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Why the Celica is a Terrible... or Good Platform

Updated: Mar 16

The Celica is a terrible platform


Here are a few reasons why not to buy a 7th generation Celica for road racing.


Struts: It's almost unavoidable in any modern FWD car, but the MacPherson strut front end can be a limiting factor in the handling department. There are no factory adjustments for camber or caster, so a healthy dose of hogged out bolt holes are required to approach a track ready set-up. Also, the car can not be lowered without severely compromising the roll center and camber curves.


Wheel bolt pattern: This has been my most costly headache to date. The Celica has a 5x100 wheel bolt pattern. To fit a reasonably wide wheel under the fenders, a wheel with a high positive offset is required. To avoid stretching the gearing way out of the power band, a small diameter wheel and tire combination is preferred. Running a Mazda FD wheel with a hub adapter was the perfect solution, until everyone stopped making/carrying the 215/45R16's needed to keep the gearing reasonable. The more readily available 225/45R15's is the best solution, until you try to find a 15x8 5x100 wheel, or a 15x8 with a high positive offset to make room for an adapter. The point is the wheel bolt pattern narrows your options significantly.


Brake pads: Off the shelf, racing brake pads are few and far between for this model. EBC has a couple of compounds available, but all of the reading/asking around I have done on them seems to indicate that they require a significant amount of heat in them before they start working. Hawk's HT-10 is currently available, and has been a great pad for our purposes. They are, however, pretty expensive, and as the sole racing compound available, I fear they will eventually be discontinued.


Engines: There are two engines available for the 7th generation Celica; the 1zz and 2zz, both being 1.8L, 4 cylinder, aluminum block, 16 valve engines with variable valve timing. The difference being the 2zz's "lift" system, similar to that of a VTech, with a second intake cam profile activated in the high rpm range.


The 1zz is lightweight and decently powered for it's displacement, and when properly maintained it will run forever. However, the early 1zz's found in the Celica GT's have a habit of consuming mass amounts of oil and puking it out the tailpipe in a blue cloud. The oil scraper rings on the pistons gum up and stop clearing the cylinder walls of oil. Then the oil flows past the compression rings and out the exhaust. The fix is to enlarge the drain holes behind the scraper rings to help clear them rather than the oil baking into the ring lands. Every 1zz I have had was plagued with this issue. It's a time consuming fix, but once it's done, the engine should be fairly bulletproof.


The 2zz has an entirely different set of problems. Although the 1zz and 2zz oil pans are the same external structure, the 1zz has a windage tray built into the pan to prevent oil from sloshing away from the oil pump pick-up. For some reason, the performance minded 2zz does not. The 1zz pan can be used with some clearancing, but it's something to keep in mind if you bolt in a stock 2zz. The 2zz is a high revving engine, and has been known to break the oil pump gear during over revs. There are varying opinions on why this happens, but oil cavitation seems to be the root cause.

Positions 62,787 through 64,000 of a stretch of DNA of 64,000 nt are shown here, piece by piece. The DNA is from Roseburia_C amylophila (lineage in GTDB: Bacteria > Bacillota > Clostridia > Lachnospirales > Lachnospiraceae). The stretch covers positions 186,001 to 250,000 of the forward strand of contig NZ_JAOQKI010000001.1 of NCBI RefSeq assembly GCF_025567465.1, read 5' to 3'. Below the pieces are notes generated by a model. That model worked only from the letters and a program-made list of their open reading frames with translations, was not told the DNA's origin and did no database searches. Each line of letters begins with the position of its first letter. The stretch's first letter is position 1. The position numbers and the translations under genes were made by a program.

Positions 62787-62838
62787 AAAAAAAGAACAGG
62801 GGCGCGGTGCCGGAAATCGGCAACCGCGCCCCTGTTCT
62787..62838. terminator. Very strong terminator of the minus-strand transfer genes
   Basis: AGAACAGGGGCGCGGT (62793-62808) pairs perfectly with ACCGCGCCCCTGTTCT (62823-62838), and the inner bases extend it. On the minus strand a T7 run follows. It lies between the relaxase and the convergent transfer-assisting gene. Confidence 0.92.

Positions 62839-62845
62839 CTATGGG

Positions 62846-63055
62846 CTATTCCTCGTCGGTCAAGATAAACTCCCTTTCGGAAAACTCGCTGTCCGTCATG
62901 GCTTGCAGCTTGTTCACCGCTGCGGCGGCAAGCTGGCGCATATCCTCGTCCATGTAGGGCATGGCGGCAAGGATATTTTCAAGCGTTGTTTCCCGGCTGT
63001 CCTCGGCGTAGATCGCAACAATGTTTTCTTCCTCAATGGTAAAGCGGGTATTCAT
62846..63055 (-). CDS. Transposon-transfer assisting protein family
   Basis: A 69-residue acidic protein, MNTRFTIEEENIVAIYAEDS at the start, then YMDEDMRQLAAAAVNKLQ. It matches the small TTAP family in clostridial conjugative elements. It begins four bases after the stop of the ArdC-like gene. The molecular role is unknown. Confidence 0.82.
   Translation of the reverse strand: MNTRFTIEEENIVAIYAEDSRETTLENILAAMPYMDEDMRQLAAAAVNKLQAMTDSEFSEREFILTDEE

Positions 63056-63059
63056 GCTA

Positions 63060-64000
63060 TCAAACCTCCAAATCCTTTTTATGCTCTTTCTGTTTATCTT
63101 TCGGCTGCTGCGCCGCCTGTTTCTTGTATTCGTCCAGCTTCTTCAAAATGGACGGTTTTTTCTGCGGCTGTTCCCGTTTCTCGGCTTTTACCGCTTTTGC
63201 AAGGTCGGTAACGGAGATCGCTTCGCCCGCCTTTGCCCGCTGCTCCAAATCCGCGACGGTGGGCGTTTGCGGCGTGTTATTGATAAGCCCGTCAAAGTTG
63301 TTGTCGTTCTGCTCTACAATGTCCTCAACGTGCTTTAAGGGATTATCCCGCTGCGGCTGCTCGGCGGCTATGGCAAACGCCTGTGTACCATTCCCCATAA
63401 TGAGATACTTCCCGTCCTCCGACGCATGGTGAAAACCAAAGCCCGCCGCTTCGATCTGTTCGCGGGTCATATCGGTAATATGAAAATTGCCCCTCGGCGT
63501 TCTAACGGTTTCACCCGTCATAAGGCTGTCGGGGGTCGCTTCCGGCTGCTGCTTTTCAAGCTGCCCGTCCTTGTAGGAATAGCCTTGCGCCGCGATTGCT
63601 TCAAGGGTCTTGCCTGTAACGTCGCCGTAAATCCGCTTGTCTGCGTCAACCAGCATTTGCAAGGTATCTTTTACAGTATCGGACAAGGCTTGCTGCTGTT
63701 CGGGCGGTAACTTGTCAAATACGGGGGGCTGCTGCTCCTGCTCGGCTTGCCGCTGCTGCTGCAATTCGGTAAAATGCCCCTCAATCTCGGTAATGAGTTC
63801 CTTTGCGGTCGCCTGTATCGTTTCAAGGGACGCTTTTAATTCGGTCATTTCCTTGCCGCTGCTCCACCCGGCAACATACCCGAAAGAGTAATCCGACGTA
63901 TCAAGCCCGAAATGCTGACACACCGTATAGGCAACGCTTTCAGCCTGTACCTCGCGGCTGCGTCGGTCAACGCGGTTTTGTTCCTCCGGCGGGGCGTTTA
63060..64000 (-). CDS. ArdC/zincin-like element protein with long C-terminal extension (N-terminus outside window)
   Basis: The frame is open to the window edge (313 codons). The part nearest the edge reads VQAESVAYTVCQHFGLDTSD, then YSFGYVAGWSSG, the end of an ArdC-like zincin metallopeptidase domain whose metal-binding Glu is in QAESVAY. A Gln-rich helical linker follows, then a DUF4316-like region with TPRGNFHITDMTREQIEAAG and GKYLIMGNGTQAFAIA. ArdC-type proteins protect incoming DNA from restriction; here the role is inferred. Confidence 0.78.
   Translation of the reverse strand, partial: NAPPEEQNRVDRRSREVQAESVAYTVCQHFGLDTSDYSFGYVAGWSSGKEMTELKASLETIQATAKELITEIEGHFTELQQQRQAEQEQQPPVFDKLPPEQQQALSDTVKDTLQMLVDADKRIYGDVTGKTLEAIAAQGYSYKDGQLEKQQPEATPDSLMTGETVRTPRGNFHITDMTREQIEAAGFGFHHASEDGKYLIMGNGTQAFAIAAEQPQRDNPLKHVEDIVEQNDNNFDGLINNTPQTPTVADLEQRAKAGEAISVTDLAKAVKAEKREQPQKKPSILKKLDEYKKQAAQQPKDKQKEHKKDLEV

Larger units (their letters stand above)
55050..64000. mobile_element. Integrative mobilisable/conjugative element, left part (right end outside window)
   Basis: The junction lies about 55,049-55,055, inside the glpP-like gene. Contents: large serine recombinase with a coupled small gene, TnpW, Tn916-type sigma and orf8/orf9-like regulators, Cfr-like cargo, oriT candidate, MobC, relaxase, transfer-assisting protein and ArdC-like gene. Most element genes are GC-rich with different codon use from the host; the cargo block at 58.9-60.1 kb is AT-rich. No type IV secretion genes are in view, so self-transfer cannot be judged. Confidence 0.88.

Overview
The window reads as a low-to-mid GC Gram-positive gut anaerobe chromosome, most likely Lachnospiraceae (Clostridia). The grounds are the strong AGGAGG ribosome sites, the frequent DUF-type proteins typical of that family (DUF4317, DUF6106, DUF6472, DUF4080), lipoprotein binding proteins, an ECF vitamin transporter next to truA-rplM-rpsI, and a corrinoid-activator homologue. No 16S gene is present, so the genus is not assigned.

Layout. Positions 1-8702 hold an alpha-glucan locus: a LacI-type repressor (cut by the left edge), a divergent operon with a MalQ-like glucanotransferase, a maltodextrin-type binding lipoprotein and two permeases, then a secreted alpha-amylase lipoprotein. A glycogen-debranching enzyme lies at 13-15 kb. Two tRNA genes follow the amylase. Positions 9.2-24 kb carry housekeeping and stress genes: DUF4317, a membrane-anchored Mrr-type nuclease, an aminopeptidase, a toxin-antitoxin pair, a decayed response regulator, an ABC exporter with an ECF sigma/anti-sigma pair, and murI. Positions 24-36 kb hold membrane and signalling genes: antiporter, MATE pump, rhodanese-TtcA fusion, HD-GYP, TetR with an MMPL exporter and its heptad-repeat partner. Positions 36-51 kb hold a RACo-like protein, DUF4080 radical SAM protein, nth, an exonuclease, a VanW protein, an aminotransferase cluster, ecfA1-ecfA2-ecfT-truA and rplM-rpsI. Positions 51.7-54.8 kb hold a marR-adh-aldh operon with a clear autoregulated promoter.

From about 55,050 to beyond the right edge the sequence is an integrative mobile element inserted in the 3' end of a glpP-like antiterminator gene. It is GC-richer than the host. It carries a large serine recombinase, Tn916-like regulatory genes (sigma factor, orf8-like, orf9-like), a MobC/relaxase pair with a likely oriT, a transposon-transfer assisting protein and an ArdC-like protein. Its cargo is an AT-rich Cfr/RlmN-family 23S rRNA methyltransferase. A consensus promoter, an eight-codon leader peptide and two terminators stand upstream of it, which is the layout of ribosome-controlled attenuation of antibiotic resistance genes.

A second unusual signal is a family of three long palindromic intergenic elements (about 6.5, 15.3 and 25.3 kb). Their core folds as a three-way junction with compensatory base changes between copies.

It’s not a Civic: If you add up all the non-Civic FWD endurance racers out there and then double it, it still wouldn’t be as many as there are Civics. With the best power plants in the business and infinite aftermarket support, buying a Civic is a no brainer. There are always guys around to lend parts or advice when things go bad, and anything that can be done has been done, so you don't have to waste time and money on R&D. So what are you waiting for, go buy a civic.





The Celica is a Good Platform


Here are a few reasons to buy a 7th generation Celica for road racing.


Weight: With a curb weight under 2500lbs, you are off to a good start before you gut the car for a cage. There is not a massive amount of weight to shed compared to a fully loaded family sedan, but even after installing a cage and fire system etc, a dry weight under 2100lbs is attainable.


Rear suspension: Unlike the Celica’s siblings, the Corolla and Matrix, which use a torsion beam rear end, the Celica has an independent multi-link rear end. Camber and toe are easily adjustable (once you unseize the hardware), and it handles predictably out of the box.


Fuel Capacity: The OEM fuel tank holds 14.5 gallons, which is decent for the class of car. We have no problem getting 2 hour stints at Shannonville and Calabogie with the 1zz engine. Mosport is another story.


Engines: If you stick to the 140hp 1zz, they are readily available in any junkyard or online classified. These engines were used in several of Toyota’s vehicles as well as Pontiac Vibes, Geo Prizms and the Lotus Elise. The 2zz was available in many of the same models, but as a performance package, so they are a little harder to come by. Like anything else in life, if you are willing to fork out the cash, they are out there.


It’s not a Civic: It’s a bit of a stretch to put this in the pro’s column, but let's give it a try. The daily driven Celica crowd tends to be a fart can and go-fast stickers type of group, which generally means the engine bays have gone unmolested, eliminating most surprised when buying a not so gently used donor car. More importantly, being the only Celica in our series, there is no benchmark for performance. This allows us to focus on our own performance and learn at our own pace. That, and a little variety makes things a little more interesting for the spectators. So there is that.




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